While Facebook has their eyes set on ad spending, the Marketplace won’t actually be available to businesses. Mashable reported that ads will not be shown within the Marketplace and businesses will not be able to pull insights from how user behavior within the feature.
Also, businesses will not be able to target users with ads based on how they use Marketplace
— Damon Beres ✨ (@dlberes) October 3, 2016
There hasn’t been much more news on how Facebook envisions Marketplace to work with or not work with businesses, so we can’t completely rule out the idea that they will eventually allow businesses to participate in some way.
FB Live Has Been Replaced
Remember the tab that used to be Messenger in the Facebook mobile app? Apparently that tab was supposed to be designated for Facebook Live, but now Marketplace has taken its place.
It seems that it might be a while before users have an accessible tab to quickly watch and record Live content.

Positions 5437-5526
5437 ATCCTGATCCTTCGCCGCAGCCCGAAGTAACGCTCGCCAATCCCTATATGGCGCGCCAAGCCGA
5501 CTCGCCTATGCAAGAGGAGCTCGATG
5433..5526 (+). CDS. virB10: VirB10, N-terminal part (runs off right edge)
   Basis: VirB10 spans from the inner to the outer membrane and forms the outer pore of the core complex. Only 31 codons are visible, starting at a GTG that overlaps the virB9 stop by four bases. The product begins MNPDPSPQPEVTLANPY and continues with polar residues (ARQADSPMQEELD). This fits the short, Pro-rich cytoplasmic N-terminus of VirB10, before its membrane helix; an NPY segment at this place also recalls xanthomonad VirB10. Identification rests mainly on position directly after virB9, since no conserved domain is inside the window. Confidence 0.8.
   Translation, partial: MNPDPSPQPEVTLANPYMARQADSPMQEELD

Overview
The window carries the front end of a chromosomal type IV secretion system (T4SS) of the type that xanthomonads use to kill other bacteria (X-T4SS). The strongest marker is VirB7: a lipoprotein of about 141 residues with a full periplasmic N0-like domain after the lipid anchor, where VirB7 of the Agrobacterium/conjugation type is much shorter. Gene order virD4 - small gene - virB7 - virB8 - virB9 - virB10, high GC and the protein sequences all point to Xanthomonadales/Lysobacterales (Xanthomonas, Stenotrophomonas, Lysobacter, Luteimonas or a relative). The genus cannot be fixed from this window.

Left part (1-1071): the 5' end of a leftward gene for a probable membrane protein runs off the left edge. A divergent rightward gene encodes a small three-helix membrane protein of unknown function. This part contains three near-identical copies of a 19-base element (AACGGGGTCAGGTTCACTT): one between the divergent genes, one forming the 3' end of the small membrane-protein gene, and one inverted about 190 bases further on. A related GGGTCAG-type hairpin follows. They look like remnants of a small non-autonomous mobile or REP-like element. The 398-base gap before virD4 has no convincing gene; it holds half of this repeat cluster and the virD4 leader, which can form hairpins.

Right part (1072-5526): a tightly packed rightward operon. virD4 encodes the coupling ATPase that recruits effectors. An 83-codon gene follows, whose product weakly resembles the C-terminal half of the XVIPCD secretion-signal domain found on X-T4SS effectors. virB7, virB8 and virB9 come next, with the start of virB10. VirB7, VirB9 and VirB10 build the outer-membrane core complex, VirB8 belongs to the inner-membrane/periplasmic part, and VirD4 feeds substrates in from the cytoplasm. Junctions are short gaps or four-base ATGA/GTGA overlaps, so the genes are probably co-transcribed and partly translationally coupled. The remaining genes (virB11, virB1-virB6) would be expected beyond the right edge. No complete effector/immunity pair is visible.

Some speculate that it’s because Facebook is confident with the News Feed algorithm’s ability to surface Live content and keep users engaged.
But this does make us wonder why Facebook prioritized Marketplace over Live. Does Live measure up to all the hype? Users comment 10 times more on Facebook Live videos than on ordinary Facebook videos. But, data from Tubular Labs also shows that while live-video views are steadily increasing, the number of videos produced aren’t seeing the same kind of growth.
There were fewer live stream videos from May to June and the number of accounts live broadcasting only increased by 40,000 during those two months versus 115,000 from April to May. That was more than a 50% drop in growth in Q2.